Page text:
Seven Hackers Who Broke the Law
“Yes, I am a criminal. My crime is that of curiosity. My crime is
that of judging people by what they say and think, not what they look
like. My crime is that of outsmarting you, something you will never
forgive me for.”
— The Hacker Manifesto
Hackers, being on the edge of legality, have always been at war with law enforcement. Some hackers have gotten away with their curiosity and seen their stories become folklore. Others have had tough penalties thrown at them, either through slip-ups of their own doing or through being snitched on. Here are seven of the most infamous hackers who were arrested or otherwise punished for their wit.
7. Kevin Mitnick
Kevin Mitnick is the first computer hacker to be regarded as what the general public calls the Scary Hacker Coming to Ruin Your Life. At just 16, Kevin started dumpster diving and social engineering his way into places, his first scam to get free bus rides. His first arrest occurred in 1988 after he accessed a computer network with a phone number a friend gave him. He was sentenced to 12 months in jail and three years on probation. Near the end of his probation, he hacked into the Pacific Bell network forcing him to go underground, using cloned cell phones to hide his location. He was eventually caught in 1995 and sentenced to five years in prison. His jail stint was especially aggressive as the FBI convinced the court he could whistle into a phone and launch a nuclear attack. Of the five years in prison, he spent eight months in solitary confinement. After his release, he became a security consultant and started his own business. He has written many books since then about his time on the run.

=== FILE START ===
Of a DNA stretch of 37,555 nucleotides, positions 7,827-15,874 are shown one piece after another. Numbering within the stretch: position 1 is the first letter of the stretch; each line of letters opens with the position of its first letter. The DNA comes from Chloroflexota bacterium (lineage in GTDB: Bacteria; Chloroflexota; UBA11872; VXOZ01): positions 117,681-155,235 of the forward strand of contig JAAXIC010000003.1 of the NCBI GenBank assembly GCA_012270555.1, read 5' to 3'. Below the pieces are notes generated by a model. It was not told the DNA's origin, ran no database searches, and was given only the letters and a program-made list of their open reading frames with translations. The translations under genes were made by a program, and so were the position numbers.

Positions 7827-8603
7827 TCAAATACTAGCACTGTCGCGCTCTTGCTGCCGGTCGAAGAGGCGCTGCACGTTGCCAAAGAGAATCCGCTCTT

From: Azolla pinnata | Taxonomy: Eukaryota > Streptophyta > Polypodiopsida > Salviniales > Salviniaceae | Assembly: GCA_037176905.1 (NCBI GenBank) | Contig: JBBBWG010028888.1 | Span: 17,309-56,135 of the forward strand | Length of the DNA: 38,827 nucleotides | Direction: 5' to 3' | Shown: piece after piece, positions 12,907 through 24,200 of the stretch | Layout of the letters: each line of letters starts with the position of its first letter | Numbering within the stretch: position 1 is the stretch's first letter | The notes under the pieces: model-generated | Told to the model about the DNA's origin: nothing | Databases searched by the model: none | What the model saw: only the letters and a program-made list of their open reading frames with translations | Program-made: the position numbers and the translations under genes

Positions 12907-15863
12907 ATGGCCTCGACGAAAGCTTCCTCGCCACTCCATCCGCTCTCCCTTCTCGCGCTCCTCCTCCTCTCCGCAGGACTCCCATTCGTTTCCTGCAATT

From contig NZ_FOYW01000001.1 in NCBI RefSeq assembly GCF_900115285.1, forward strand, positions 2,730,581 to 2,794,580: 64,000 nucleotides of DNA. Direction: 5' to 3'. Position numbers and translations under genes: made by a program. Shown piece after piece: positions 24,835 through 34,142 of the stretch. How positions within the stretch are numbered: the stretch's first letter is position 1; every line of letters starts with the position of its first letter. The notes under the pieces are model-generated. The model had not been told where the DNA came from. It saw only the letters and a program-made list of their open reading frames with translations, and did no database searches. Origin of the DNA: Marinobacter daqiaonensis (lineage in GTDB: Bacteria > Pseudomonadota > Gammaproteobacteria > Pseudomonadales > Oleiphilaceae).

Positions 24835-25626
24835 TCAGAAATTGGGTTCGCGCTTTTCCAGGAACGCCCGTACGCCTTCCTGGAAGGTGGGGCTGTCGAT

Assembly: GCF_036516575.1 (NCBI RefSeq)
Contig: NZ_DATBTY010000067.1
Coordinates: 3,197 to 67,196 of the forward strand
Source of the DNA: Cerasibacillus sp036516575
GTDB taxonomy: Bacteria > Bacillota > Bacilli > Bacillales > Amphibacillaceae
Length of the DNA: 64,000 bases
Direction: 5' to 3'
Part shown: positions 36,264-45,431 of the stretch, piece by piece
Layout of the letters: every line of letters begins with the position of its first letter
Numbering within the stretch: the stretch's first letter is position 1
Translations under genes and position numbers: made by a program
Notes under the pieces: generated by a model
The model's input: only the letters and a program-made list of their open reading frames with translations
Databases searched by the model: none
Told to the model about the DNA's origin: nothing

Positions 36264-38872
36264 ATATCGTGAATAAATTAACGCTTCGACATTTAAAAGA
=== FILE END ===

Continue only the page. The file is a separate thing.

6. Kevin Poulsen
At 17, Kevin Poulsen hacked the government’s ARPANET which sent him down the path to become a black hat hacker. In 1988 he cracked a database of government wiretaps on mobsters, the ACLU, and foreign consulates which caught the attention of the FBI. Not wanting to face jail time, Kevin went on the run, using his skills to keep under the radar. While on the run for 17 months, he hacked a radio station contest and won a porsche, and hacked the 1-800 tip line of “Unsolved Mysteries” the night he was featured on the program. He was eventually captured by do-gooder supermarket employees who tackled him to the ground while he was shopping. During the prosecution, the FBI referred to Kevin as “The Hannibal Lecter of Computer Crime” and successfully scared the courts into holding him without bail for 5 years while the Government put their case together. When he was finally charged it was only for money laundering and wire fraud. Upon his release, he was prohibited from touching a computer for three years. Kevin Poulsen switched to journalism after his sentence and is now the editor in chief for Wired Magazine.
5. Ross Ulbricht
Ross Ulbricht aka The Dread Pirate Roberts is the alleged face behind Silk Road – a Tor-hosted marketplace for illicit items. Along with being the first digital drug kingpin, he ordered hits of other administrators and even threatened the Hells Angels. He was arrested in October 2013 and had a much publicized trial. His charges included money laundering, computer hacking and ordering the murdering of 6 people. He is serving life in prison and would probably appreciate a letter.